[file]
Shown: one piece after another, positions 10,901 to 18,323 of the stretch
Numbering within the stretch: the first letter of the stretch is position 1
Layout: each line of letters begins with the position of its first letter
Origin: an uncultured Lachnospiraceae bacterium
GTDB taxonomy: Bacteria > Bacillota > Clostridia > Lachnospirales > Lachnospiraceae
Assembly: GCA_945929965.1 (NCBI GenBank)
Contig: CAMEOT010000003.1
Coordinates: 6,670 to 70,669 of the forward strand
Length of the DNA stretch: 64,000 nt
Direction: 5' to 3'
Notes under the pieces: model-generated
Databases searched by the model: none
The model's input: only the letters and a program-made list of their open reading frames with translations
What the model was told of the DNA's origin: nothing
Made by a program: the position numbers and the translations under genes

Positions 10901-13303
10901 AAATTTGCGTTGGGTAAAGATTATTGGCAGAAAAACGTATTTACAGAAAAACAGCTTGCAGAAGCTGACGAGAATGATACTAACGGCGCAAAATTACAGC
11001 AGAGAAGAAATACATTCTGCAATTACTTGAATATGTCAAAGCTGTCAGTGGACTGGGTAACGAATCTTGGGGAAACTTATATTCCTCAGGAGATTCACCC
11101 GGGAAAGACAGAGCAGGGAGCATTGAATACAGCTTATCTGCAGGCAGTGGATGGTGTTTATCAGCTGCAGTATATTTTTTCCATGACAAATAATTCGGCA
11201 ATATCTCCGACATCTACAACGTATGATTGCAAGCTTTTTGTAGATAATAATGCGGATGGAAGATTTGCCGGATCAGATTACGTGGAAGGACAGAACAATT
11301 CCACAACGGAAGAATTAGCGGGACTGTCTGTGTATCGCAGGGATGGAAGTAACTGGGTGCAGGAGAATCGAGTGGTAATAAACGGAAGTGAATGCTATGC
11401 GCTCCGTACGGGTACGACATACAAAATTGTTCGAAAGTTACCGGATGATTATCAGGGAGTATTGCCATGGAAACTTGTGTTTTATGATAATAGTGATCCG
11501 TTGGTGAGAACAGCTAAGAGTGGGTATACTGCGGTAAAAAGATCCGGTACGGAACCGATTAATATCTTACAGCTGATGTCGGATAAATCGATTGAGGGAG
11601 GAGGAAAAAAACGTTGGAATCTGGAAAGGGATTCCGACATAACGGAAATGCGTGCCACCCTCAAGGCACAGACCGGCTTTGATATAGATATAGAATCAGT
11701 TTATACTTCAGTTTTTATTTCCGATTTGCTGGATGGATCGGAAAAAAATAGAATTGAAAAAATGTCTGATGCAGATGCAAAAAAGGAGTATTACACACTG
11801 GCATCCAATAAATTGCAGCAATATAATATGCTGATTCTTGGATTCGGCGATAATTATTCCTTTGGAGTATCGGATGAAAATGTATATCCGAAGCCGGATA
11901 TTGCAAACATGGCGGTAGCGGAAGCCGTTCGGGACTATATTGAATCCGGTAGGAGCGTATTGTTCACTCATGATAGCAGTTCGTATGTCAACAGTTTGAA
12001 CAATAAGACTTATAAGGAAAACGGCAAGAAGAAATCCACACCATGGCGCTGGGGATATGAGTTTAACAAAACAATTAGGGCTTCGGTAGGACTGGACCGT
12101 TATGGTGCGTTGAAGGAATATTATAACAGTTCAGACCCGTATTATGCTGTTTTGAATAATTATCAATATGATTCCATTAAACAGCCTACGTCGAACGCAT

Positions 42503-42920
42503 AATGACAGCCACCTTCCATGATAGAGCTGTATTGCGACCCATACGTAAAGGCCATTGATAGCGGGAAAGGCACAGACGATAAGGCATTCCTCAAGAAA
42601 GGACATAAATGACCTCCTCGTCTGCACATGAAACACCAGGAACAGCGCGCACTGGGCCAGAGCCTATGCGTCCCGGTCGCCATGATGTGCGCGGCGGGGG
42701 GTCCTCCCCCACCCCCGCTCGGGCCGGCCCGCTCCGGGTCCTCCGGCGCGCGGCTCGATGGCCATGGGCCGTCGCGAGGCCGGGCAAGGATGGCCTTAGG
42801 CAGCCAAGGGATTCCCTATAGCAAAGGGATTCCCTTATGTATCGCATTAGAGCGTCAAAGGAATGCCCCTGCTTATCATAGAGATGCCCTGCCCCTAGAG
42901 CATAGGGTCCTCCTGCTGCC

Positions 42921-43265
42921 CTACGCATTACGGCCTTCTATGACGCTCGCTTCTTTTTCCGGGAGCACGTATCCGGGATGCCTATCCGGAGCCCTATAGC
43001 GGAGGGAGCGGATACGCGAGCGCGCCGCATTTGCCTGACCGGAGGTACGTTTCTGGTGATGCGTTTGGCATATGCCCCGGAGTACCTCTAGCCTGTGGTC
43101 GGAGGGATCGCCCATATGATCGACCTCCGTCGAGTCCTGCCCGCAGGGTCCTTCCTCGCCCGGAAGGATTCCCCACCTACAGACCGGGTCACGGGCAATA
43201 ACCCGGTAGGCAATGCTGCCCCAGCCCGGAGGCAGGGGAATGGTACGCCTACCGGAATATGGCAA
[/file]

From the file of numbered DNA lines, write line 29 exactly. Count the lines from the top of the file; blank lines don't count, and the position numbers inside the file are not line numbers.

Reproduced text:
12101 TATGGTGCGTTGAAGGAATATTATAACAGTTCAGACCCGTATTATGCTGTTTTGAATAATTATCAATATGATTCCATTAAACAGCCTACGTCGAACGCAT